For example, the following URL appears to be loading an image named “avatar.png”, but will instead redirect to http://appcheck-ng.com/




The Python code below can be used to generate URLS for use with this endpoint:

import base64
def generate_redirect_url(url, suffix="/avatar.png"):
    Uses a special endpoint that redirects to the url embedded within the path.
    return "https://sentineldnnpoc.ptst.io/redir_to_path/" + base64.urlsafe_b64encode(bytes(url,encoding='utf8')).decode("utf8") + suffix


This URL can then be used within the “From URL” option when updating the user’s avatar image. The vulnerable DNN system will follow the redirect and download the response from the target server to the avatar.png file.

Recreating the Vulnerability

In this example, the DNN server is at http://targetdnn.appchecklabs:8099/ and our target system is on the internal network at

1. Login as a standard user and access the profile image upload page

2. Create an image URL that redirects to our target system and submit it via the upload form.

The following URL was generated using Python3 and the previously listed function


Note, before submitting the URL, open the development tools (Chrome F12) in the browser and select the Network tab. Submit the URL and identify the “UploadFromUrl” request, then select “Response” to view the response from the server.

Copy the response out so that you can extract the “path” property.

3. Access the “Path” URL to review the response from the target

Using Chrome, prefix the URL with view-source: and add the “Path” value from the DNN server response. In this example, the server is at http://targetdnn.appchecklabs:8099/ so the URL is:


The screenshot below shows the response from the SSRF attack:

Note: If the file already exists then you need to select to overwrite it. To avoid this issue, rename the .png file on the end of the URL to something different each time.


SSRF vulnerabilities are typically considered high impact. What the attacker can achieve depends on the target environment. For Cloud hosted systems the attacker may first aim to access metadata service endpoints to disclose sensitive information such as AWS keys. In on premise configurations the attacker would look at access internal systems behind the firewall that are typically insecure compared to externally accessible systems. There are many examples including Container Admin interfaces, Database admin interfaces and other web services that are normally inaccessible.


If you are currently using AppCheck this flaw is detected automatically via our Server Side Request Forgery detection module (enabled in all standard scan profiles). The flaw is detected via the Dynamic Application Security Testing (DAST) engine via a first principals approach, as well as being flagged by the CMS auditing module as specifically a DNN vulnerability.

AppCheck Finding & Safe Exploitation
AppCheck Finding & Safe Exploitation


Currently no official fix has been provided by the vendor.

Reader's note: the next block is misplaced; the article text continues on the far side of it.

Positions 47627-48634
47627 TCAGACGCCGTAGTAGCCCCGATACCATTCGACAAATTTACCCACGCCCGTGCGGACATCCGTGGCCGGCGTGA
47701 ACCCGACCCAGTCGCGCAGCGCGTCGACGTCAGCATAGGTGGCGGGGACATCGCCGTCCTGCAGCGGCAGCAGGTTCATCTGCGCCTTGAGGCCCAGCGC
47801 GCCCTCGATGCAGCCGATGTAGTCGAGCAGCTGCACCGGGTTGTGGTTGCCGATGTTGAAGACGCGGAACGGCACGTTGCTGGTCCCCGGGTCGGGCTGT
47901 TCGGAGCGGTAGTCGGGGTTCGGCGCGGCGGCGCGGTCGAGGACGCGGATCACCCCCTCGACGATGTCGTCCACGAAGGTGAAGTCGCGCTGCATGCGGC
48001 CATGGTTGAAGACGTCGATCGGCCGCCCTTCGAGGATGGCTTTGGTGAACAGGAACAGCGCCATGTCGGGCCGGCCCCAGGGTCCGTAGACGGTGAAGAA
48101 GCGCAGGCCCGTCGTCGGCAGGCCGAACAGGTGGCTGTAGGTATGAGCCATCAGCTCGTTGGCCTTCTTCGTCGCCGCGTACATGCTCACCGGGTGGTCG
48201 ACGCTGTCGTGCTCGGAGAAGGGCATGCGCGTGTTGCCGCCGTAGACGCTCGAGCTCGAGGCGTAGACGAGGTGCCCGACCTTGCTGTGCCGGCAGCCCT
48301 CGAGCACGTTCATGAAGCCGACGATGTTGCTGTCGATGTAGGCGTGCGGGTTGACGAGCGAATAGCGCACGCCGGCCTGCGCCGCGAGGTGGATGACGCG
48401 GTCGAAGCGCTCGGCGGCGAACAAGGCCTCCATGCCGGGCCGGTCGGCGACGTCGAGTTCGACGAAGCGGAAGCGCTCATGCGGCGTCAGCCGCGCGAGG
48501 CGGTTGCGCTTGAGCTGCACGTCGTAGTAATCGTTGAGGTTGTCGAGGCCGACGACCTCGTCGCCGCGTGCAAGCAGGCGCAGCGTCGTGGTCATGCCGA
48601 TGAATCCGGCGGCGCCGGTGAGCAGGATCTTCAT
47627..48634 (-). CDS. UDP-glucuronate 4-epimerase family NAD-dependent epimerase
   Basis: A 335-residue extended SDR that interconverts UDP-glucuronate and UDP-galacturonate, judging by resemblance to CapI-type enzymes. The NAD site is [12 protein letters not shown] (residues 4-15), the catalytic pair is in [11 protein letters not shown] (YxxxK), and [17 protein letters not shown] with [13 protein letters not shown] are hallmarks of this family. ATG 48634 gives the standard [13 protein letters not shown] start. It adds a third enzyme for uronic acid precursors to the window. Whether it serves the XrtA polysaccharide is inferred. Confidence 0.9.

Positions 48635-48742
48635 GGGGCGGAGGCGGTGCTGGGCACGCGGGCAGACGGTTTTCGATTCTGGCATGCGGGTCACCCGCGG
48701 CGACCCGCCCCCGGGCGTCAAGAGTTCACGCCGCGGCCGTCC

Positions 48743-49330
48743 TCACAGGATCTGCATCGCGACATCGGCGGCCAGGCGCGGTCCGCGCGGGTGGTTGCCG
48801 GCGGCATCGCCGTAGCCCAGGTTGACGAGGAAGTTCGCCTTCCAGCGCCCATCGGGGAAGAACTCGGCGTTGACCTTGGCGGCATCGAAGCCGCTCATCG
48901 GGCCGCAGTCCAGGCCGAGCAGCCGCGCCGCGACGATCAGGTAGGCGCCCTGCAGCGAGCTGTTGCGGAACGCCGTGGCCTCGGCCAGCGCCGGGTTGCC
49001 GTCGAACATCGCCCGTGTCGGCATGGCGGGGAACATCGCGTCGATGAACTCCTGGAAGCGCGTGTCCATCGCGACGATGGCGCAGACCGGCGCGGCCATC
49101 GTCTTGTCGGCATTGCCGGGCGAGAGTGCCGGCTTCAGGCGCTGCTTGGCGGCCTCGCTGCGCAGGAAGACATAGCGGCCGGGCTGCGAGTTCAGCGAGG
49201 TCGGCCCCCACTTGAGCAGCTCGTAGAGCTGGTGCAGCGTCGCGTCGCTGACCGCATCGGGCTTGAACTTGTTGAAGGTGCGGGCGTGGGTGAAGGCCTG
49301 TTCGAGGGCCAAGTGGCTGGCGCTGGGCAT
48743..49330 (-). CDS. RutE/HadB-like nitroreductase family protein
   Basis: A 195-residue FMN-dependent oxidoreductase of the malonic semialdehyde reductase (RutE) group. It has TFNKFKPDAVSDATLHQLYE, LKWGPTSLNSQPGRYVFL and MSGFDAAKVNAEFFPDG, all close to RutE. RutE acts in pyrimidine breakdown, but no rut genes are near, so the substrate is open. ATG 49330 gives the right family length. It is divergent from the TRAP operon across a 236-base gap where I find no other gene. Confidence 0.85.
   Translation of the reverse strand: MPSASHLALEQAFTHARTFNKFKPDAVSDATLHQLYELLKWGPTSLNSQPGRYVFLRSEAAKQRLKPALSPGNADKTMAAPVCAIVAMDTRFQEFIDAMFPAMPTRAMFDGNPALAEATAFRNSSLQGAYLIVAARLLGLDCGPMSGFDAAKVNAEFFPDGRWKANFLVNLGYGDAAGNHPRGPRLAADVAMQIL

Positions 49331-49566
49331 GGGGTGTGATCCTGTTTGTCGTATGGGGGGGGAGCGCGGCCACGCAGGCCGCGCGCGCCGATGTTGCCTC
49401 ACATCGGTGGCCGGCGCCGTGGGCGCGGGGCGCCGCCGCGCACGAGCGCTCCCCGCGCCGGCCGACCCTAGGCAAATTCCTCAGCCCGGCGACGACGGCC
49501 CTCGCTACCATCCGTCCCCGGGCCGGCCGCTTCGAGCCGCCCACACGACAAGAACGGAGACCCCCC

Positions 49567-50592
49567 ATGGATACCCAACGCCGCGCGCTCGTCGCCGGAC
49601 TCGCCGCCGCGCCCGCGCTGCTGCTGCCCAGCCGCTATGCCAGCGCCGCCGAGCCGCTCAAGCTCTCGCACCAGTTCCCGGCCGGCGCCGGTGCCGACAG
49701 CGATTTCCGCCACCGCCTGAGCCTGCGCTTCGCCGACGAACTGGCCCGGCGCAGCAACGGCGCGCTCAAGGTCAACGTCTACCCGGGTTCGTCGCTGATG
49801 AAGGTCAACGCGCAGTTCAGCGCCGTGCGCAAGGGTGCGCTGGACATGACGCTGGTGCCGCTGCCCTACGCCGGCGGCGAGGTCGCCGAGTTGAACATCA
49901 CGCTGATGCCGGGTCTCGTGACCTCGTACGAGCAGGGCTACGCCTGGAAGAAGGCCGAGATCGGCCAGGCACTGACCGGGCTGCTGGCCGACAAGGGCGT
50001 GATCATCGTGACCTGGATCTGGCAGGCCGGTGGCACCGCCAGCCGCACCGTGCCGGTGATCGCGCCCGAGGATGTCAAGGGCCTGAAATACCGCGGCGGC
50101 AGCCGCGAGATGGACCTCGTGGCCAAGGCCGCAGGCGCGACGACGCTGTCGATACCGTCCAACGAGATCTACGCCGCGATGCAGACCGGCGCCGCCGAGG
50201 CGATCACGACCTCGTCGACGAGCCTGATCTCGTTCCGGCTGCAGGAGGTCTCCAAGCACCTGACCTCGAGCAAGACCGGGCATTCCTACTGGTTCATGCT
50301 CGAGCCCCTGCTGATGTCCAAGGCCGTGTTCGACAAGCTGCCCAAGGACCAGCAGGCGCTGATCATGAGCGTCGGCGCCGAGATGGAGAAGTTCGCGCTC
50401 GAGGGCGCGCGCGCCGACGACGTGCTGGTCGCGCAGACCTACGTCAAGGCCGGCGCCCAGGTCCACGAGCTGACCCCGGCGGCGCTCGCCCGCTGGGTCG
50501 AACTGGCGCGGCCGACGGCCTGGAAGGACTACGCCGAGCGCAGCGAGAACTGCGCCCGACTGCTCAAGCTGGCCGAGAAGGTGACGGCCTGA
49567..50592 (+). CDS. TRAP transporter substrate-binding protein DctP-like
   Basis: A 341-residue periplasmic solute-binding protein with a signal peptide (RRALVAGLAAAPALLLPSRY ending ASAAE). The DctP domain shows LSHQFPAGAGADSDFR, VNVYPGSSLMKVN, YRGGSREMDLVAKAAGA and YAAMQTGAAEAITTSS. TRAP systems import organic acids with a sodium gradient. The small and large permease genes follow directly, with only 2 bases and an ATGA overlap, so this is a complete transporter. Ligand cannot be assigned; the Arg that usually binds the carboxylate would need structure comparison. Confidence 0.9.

AppCheck operates a responsible disclosure policy that allows 90 days following the report of a vulnerability before any technical details are published. We frequently work with vendors/developers to extend this deadline if a fix is being worked on or there are other mitigating circumstances. In this case around 10 months have passed and therefore the decision was taken to publish our findings so users can mitigate against the issue in lieu of an official fix.

Mitigation / Workaround

If possible disabling image uploads for all users other than trusted to prevent the vulnerability being exploited. If this isn’t possible, a defense in depth approach could help mitigate the impact of exploitation.

Limit the “HTTP” services that can be accessed from the DNN server via the firewall, this includes any local HTTP services such as local management interfaces and any locally accessible hosts.

If hosting in the Cloud, ensure that cloud metadata services cannot be accessed from the affected DNN host. This can prevent a particularly powerful attack whereby the attacker is able to extract sensitive authentication tokens and other configuration information.


Date Note
4th August 2021 Reported to DNN with Proof of Concept
4th August 2021 Reported receipt confirmed by DNN
10th August 2021 DNN state that a fix will be included in version 9.10.1
25th August 2021 Retested version 9.10.1 and found vulnerability was not fixed. Reported to DNN.
25th August 2021 DNN response “There is not a fix currently in place for the SSRF issue, the initial review of the issue and it’s impact is limited”
21st October 2021 AppCheck contacted DNN to re-emphasise the impact of this finding with examples of full AWS environment compromises by exploiting it.
1st November 2021 DNN asked for further information
2nd November 2021 DNN Response: “Ok, this changes the internal classification of this, and I’m going to get this expedited for review”
14th November 2021 AppCheck requested an update (response: hopeful for end of the year)
18th January 2022 AppCheck requested an update (no updated available, aimed to fix in 9.11.0).